Effects of mechanical ventilation on LV preload
The other major objective of this study was to determine if switching from conventional to high‐frequency oscillatory ventilation at similar airway pressures would have similar effects on LV preload. Increased intrathoracic pressure may limit diastolic filling by several mechanisms. These include increased external constraint to the heart (Haynes et al. 1980; Marini et al. 1981; Cassidy and Ramanathan 1984; Kingma et al. 1987), redistribution of blood from the thorax to the periphery, and direct ventricular interaction (Cassidy and Mitchell 1981; Cassidy and Ramanathan 1984; Gibbons Kroeker CA 2003; Mitchell et al. 2005a,b). Importantly, our data suggest that the effects of mechanical ventilation on LV preload (i.e., end‐diastolic ALV) are closely related to mean airway and filling pressures and not to the mode of ventilation (Fig. 4). Thus, during both CV and HFOV, LV preload decreased similarly with increased airway pressure, and increased with volume loading, which also limited the decrease in LV preload associated with increased airway pressure. As one might predict in these acute studies, LV performance (SVLV and SWLV) was similar and closely related to LV preload during both modes of ventilation, except, as discussed below, at the lower filling pressure (Haynes et al. 1980; Marini et al. 1981; Linderer et al. 1983; Belenkie et al. 1989).
Effects of mechanical ventilation on LV performance
The relationship between LV preload (defined as LV end‐diastolic area or transmural pressure) and systolic performance (LV stroke work) has been remarkably predictive during acute experiments in which the hemodynamic effects of mechanical ventilation have been studied (Mitchell et al. 2005a, 2011). Although this was generally true in this study as well, LV performance appeared to be adversely affected during HFOV compared to CV at low LV filling pressure (PLVED 5 mmHg) and PEEP 6 cm H2O (Fig. 6), while these differences were not apparent with increased filling and airway pressures. We recognize that clinically, there are strong arguments to avoid low filling pressures in ventilated patients. Nevertheless, it remains interesting that there is a difference in LV performance between the two modes of ventilation under those conditions. Heuer et al. (2012) similarly found no hemodynamic differences between CV and HFOV with increased airway pressure and demonstrated that, at a LV filling pressure of 12 mmHg, HFOV was associated with less adverse hemodynamic effects.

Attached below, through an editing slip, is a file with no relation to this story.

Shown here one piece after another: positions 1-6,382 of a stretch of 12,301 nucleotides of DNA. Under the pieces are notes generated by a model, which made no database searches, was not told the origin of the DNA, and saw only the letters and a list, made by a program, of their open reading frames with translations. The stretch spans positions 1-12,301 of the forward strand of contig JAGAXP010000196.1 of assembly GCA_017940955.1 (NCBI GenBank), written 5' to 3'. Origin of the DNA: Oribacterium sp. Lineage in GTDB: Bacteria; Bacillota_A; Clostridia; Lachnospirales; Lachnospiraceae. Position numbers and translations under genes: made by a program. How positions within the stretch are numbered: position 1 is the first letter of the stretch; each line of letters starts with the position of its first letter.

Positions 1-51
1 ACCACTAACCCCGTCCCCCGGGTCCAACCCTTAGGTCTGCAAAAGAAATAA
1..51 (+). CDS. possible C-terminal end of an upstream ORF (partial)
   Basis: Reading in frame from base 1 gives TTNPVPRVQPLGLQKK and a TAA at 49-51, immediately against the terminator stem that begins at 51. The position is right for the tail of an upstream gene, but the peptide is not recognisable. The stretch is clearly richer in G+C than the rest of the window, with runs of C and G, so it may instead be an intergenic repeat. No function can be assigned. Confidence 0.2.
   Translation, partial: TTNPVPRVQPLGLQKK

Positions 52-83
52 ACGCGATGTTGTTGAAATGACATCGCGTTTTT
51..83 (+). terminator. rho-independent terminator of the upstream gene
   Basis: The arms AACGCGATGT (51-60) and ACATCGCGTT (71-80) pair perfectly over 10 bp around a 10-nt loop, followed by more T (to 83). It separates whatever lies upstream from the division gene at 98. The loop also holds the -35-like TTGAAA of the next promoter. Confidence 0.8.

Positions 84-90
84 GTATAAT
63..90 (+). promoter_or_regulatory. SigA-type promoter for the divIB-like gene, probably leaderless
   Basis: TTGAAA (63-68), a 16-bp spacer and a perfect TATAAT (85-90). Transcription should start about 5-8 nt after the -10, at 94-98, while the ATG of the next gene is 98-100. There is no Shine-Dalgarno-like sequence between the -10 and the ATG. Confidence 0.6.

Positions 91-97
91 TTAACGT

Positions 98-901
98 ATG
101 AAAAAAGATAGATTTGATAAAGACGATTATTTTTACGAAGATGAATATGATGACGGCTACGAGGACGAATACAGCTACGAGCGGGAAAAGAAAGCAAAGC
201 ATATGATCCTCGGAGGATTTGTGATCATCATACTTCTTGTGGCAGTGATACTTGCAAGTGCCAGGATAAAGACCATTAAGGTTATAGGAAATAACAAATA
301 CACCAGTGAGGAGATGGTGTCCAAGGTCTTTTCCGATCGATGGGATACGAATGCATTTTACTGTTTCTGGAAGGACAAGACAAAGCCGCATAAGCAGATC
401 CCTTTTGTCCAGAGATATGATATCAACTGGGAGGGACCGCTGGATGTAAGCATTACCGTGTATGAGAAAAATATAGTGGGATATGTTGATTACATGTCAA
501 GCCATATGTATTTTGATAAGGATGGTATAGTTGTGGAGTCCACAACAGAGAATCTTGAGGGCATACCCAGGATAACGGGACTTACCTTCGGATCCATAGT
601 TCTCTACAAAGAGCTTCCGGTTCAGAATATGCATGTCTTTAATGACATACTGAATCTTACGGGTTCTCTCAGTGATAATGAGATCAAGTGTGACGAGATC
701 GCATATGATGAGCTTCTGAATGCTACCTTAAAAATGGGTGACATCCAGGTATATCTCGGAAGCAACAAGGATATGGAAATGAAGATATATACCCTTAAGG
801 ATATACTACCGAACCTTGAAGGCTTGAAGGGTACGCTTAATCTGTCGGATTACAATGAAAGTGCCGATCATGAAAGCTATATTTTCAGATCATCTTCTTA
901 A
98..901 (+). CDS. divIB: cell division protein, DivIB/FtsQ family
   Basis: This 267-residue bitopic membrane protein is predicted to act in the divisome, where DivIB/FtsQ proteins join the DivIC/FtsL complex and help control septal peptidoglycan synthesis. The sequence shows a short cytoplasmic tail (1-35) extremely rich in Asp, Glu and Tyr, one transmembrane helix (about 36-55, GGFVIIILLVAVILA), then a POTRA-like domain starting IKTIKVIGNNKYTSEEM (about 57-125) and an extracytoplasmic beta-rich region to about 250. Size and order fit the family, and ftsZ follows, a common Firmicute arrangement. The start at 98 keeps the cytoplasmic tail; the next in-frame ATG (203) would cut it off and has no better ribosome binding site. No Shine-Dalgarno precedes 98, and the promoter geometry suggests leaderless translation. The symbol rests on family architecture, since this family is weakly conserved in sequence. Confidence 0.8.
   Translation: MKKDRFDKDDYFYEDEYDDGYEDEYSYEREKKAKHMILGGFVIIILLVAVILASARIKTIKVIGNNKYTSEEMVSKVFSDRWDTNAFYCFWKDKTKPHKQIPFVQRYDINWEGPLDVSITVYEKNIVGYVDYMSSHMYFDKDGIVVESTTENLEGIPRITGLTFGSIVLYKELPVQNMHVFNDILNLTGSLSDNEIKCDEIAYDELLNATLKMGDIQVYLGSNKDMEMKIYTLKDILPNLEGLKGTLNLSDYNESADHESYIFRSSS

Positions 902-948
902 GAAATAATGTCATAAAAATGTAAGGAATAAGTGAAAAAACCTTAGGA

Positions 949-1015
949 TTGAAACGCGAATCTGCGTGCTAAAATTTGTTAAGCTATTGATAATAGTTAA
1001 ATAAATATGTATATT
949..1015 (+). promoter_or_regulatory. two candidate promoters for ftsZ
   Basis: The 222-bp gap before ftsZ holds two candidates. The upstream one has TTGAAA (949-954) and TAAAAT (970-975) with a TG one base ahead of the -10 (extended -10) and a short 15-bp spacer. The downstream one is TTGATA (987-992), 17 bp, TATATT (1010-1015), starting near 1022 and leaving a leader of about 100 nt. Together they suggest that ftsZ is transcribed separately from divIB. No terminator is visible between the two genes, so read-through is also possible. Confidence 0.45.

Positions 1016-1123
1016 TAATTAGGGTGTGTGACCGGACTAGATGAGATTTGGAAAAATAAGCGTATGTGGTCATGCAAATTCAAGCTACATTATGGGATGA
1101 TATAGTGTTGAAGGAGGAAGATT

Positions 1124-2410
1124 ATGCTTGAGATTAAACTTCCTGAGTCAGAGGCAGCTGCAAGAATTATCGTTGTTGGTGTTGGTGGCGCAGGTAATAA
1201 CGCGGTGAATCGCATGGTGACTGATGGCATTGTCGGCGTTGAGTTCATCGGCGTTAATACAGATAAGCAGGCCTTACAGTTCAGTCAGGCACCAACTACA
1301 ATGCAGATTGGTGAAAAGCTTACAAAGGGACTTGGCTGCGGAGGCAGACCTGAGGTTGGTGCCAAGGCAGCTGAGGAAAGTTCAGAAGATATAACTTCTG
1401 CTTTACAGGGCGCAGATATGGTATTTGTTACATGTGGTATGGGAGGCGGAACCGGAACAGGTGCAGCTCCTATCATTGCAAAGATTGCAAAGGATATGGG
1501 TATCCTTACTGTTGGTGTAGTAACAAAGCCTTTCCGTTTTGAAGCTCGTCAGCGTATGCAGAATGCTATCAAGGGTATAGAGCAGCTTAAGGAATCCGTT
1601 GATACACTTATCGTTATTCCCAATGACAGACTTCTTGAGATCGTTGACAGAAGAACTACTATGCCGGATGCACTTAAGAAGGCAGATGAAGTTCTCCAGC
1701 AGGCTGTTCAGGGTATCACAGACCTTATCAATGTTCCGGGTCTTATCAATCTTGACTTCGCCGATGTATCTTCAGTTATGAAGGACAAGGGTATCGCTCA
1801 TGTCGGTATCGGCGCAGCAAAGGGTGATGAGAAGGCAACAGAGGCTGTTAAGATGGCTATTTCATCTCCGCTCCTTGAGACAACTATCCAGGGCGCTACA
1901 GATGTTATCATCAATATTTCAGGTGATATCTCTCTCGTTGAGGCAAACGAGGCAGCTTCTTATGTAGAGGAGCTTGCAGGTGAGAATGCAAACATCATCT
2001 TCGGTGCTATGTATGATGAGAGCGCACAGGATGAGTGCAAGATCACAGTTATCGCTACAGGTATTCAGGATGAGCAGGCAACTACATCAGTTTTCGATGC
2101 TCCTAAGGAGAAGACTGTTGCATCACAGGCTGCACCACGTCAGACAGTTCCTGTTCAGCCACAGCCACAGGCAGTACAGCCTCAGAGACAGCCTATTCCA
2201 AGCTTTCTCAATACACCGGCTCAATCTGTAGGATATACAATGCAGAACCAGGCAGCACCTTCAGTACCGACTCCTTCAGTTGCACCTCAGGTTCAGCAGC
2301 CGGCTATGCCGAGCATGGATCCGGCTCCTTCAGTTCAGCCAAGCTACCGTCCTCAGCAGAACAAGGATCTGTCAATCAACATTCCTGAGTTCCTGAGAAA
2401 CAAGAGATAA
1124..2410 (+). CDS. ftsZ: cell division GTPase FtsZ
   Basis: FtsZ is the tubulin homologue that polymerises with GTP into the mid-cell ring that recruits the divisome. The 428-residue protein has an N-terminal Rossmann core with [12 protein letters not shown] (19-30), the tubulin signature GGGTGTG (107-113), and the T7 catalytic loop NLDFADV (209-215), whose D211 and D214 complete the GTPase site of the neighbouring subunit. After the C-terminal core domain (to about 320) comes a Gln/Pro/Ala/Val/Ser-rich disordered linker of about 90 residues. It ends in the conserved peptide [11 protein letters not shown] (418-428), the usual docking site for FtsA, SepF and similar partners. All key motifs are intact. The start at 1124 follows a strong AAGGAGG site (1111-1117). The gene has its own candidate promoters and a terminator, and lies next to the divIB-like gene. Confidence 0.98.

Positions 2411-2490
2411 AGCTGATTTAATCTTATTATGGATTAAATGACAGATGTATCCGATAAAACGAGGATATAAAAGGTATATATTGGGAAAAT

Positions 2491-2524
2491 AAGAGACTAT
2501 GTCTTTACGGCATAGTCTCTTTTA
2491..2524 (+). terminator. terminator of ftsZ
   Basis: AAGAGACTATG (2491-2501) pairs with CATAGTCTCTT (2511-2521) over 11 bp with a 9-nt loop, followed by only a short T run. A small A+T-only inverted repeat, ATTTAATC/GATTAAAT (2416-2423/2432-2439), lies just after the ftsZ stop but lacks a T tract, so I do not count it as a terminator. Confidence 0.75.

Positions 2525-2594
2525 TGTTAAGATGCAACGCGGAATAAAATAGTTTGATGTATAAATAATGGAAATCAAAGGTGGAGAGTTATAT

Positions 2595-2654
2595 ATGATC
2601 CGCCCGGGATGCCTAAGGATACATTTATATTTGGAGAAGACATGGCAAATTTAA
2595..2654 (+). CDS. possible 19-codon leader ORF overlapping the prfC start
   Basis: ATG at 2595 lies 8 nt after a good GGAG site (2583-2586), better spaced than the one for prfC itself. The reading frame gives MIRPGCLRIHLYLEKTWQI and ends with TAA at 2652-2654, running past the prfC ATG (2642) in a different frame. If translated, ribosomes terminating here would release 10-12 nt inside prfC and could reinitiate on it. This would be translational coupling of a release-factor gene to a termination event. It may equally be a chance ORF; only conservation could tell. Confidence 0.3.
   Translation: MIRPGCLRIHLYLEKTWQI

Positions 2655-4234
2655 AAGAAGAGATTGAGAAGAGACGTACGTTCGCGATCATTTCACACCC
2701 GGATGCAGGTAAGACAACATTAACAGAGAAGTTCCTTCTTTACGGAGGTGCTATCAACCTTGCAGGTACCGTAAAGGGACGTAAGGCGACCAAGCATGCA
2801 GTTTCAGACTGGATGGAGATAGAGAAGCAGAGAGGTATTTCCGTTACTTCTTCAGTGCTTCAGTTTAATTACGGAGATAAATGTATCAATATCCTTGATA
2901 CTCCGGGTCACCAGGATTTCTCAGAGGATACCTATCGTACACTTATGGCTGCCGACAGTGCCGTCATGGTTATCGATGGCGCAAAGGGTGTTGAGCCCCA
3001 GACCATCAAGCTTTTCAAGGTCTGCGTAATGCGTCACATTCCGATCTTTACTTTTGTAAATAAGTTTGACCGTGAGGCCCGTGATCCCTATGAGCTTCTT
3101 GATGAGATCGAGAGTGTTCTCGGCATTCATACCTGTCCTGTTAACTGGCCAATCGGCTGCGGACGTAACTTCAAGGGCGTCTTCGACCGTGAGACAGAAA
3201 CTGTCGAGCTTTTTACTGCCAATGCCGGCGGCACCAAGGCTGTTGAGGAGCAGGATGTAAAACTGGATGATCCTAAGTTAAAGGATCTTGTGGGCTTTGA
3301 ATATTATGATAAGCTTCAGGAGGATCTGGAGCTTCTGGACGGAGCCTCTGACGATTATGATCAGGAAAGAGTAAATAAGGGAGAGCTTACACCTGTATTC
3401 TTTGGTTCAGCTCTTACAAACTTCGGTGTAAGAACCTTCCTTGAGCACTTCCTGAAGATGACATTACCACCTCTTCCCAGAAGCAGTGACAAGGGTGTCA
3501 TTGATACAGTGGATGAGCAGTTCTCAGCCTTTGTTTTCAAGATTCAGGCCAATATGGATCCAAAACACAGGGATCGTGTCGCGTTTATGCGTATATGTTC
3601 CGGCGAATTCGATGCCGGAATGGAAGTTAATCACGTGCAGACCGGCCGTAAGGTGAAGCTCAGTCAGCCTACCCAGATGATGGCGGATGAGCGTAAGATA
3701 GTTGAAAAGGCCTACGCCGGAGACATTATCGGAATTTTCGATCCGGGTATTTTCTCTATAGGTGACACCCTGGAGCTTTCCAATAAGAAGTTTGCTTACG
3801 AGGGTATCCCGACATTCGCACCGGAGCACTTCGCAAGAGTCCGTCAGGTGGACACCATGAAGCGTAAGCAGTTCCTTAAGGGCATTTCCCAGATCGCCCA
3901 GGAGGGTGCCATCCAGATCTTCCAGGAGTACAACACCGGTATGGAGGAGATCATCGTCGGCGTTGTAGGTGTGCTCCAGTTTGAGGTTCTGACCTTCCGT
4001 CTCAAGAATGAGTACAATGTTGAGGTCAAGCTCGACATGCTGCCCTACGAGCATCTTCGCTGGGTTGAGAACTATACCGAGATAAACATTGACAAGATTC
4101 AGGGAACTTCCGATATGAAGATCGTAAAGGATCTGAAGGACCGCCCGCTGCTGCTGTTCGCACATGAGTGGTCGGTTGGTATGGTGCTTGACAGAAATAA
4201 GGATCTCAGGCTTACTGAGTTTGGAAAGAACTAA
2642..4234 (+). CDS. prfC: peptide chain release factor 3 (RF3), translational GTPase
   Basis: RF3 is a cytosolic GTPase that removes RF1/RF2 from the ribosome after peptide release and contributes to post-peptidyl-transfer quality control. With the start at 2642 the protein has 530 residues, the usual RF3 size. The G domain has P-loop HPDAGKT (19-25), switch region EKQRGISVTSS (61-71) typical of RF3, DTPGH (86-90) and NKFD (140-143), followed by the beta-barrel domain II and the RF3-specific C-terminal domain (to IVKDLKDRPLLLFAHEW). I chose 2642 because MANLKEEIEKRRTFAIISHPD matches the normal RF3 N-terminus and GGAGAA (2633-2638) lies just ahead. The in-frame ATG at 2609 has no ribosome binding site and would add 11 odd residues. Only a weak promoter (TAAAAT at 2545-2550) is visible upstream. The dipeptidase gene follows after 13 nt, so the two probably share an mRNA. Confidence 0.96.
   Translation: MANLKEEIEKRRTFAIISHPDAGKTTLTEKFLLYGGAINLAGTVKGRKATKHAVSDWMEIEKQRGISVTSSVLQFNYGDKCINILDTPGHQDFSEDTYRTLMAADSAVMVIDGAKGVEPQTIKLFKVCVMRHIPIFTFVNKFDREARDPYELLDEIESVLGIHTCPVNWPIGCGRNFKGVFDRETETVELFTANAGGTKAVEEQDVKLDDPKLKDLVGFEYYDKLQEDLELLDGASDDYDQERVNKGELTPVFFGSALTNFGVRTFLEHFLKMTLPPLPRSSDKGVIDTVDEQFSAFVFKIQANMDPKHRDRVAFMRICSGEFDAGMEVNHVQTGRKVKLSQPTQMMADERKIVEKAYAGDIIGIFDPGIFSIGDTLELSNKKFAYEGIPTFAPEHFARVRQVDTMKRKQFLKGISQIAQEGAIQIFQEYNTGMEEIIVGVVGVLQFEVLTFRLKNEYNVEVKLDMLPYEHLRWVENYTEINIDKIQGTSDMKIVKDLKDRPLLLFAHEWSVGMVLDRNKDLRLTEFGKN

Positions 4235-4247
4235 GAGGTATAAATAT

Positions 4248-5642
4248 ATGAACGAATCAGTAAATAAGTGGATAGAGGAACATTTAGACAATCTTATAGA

Decreased LV performance at low filling pressure
Positive end‐expiratory pressures may increase the RV end‐diastolic volume with both a decreased DLVAP and a leftward septal shift (and flattening) through direct ventricular interaction. We and others have shown that this is more likely at low filling pressures (Jardin et al. 1981; Mitchell et al. 2005a,b). This may explain the apparent differences in LV performance between CV and HFOV at the lower filling pressure. Direct ventricular interaction during HFOV should resemble that observed at end‐expiration with PEEP since HFOV delivers a sustained high airway pressure and minimizes swings in airway pressure. There is no apparent difference in LV performance between CV and HFOV at the higher filling pressure when little or no leftward septal shift would be expected (Fig. 5). We speculate that at the low filling pressure, there was septal flattening and less systolic leftward (normal) septal motion and possibly even paradoxic (systolic rightward septal motion). This, in effect, would transfer LV work to the RV. That the decrease in SWLV was generally associated with an increase in SWRV (Table 2) is consistent with the suggested mechanism. Paradoxic septal motion presumably decreased LV performance by decreasing the septal contribution to LV output while increasing the septal contribution to RV performance through transfer of pressure via the septum. This is similar to what occurs with left bundle branch block where LV dysfunction can be improved when paradoxic septal motion is corrected through cardiac resynchronization pacing.